The Great Canadian Ratings Report: Habs continue to drive ratings

Chris Zelkovich
Chris Zelkovich

If you're one of those people who believes that the Toronto Maple Leafs are the lone dominant force in Canadian sports broadcasting, you might want to reconsider. The Montreal Canadiens are doing a pretty good job of grabbing the country's attention.

Part of that may be the fact that as Canada's lone representative in the Stanley Cup tournament, they've got the stage to themselves. But that doesn't diminish the ratings they're producing in their series with the Boston Bruins.

Boosted by four straight games that drew more than 3 million viewers, the CBC is averaging 2.98 million viewers for the Boston-Montreal series and Wednesday's Game 7 will almost surely break the 4 million mark. That won't threaten Game 7 of last year's Leafs-Bruins finale, but it's still a huge audience. Add in the 2 million or so who have been watching on French-language RDS and you've got some pretty impressive ratings.

To put those numbers in perspective, the much-vaunted Toronto-Boston series last year averaged 3.5 million viewers, which set a first-round record. The Habs-Bruins series won't beat that, but it should average more than 3 million viewers.

To underscore the value of having a Canadian team in the playoffs, the average so far is more than double what CBC has done with the Pittsburgh-New York series.

If the Canadiens go on to the next round, those numbers should soar even higher. And if you're one of those people who believes there isn't much difference between Americans and Canadians, the ratings for the NFL draft should change your mind. In the U.S., the sight of football executives putting caps and jerseys on oversized young men in Thursday's first round drew an average of 9.9 million viewers on ESPN and a record average of 2.5 million viewers on the NFL Network. A total of 45 million people tuned in to some of the three-day coverage.

In Canada, Thursday's opening round on TSN2 attracted 82,000 viewers. On the bright side, that was more than double the number who watched last year. Even factoring in TSN2's smaller subscription base (6.5 million) and the fact Canada has about 10 per cent of the U.S. population, that's a big gap.

Here are the most-watched sports events on English-language television for the past weekend, according to BBM Canada overnight ratings:

NHL Bruins at Canadiens Monday CBC 3,670,000
NHL Canadiens at Bruins Saturday CBC 3,073,000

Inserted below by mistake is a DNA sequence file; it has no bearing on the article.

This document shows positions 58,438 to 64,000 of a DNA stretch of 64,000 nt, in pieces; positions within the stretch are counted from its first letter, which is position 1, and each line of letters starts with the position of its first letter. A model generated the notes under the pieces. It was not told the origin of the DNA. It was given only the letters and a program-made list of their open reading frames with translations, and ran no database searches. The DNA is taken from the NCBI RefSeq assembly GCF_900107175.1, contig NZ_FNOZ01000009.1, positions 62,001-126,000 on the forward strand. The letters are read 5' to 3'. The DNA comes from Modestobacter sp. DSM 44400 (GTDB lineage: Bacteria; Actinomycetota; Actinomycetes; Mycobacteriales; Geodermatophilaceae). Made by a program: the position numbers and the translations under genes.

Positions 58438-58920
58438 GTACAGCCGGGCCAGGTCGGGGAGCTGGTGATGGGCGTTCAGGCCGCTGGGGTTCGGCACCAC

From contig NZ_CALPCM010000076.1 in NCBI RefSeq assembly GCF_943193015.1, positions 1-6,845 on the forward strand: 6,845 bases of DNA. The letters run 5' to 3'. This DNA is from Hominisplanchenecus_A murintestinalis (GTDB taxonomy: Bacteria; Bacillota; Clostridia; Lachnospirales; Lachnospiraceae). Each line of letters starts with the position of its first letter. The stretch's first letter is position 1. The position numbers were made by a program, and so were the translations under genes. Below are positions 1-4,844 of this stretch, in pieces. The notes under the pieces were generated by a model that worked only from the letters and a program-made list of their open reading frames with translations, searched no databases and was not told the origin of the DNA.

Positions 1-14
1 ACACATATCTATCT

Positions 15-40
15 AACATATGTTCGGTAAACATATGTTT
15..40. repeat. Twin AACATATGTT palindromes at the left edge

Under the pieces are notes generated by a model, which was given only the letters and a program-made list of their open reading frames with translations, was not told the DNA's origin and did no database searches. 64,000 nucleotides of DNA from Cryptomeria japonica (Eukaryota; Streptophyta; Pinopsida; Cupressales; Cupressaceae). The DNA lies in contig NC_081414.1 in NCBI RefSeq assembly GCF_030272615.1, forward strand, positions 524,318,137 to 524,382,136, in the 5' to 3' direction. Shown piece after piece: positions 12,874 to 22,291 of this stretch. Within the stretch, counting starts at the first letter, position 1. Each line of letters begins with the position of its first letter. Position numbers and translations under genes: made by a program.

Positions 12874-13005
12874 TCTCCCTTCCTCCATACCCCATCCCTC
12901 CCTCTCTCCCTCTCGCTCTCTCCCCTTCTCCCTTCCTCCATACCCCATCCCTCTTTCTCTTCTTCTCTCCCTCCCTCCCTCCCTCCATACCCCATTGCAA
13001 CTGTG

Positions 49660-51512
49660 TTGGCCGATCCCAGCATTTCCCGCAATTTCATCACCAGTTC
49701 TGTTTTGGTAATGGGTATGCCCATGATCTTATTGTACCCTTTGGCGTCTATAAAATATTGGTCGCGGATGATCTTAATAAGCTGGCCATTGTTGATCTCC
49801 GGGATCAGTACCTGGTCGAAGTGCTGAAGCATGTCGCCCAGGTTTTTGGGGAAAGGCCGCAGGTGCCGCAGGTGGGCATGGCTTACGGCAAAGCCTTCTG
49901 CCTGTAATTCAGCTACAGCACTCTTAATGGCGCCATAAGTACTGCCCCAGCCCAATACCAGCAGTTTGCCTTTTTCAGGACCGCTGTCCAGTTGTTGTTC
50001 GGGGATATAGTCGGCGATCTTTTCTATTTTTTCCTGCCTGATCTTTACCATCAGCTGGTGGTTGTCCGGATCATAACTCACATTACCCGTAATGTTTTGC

NHL Penguins at Rangers Sunday CBC 1,480,000
NHL Rangers at Penguins Friday CBC 1,310,000
NHL Ducks at Kings Saturday TSN 776,000
NHL Blackhawks at Wild Friday TSN 726,000
NHL Wild at Blackhawks Sunday TSN 620,000
MLB Angels at Blue Jays Sunday Sportsnet 409,000
MLB Angels at Blue Jays Saturday Sportsnet 393,000
Golf Players Championship, final round Sunday Global 344,000
MLB Angels at Blue Jays Friday Sportsnet One 335,000
Hockey-Worlds Canada vs. Slovakia Saturday TSN 301,000
Golf Players Championship, third round Saturday Global 267,000
Auto racing F1 Spanish Grand Prix Sunday TSN 183,000
MLB Red Sox at Rangers Sunday Sportsnet 166,00
UFC Brown vs. Silva Saturday Sportsnet360 144,000
Soccer Newcastle at Liverpool Sunday TSN 141,000
UFC Preliminary bouts Saturday Sportsnet360 113,000
Soccer West Ham at Manchester City Sunday Sportsnet 101,000
NBA Thunder at Clippers Sunday TSN 101,000


United they stood: Of all the things ESPN has done, few can top the “30 for 30” series of documentaries. The excellence continues with We Could Be King, a look at how budget cuts forced two rival schools to merge their football teams and how they overcame the rivalry to win a championship.Wednesday, 8 p.m. ET, TSN.

Thanks for the Memorials: While the Stanley Cup playoffs are drawing their usual millions of viewers, there's another hockey tournament that resonates just as loudly for many fans across the country: the Memorial Cup. Representatives of Canada's major junior leagues, plus a team that gets invited in return for hosting the event, compete for the national title starting this weekend. It all kicks off Friday with the host London Knights taking on the Quebec champion Val-d’Or Foreurs. (7 p.m., ET, Sportsnet.)

Neigh-sayers: The Preakness may be the horse race that inspires the most interest in North America, mainly because there's still a chance that one of the equine competitors could win the Triple Crown. This year's candidate is California Chrome, which looked pretty impressive in winning the Kentucky Derby. Sunday, 4:30 p.m. ET, NBC.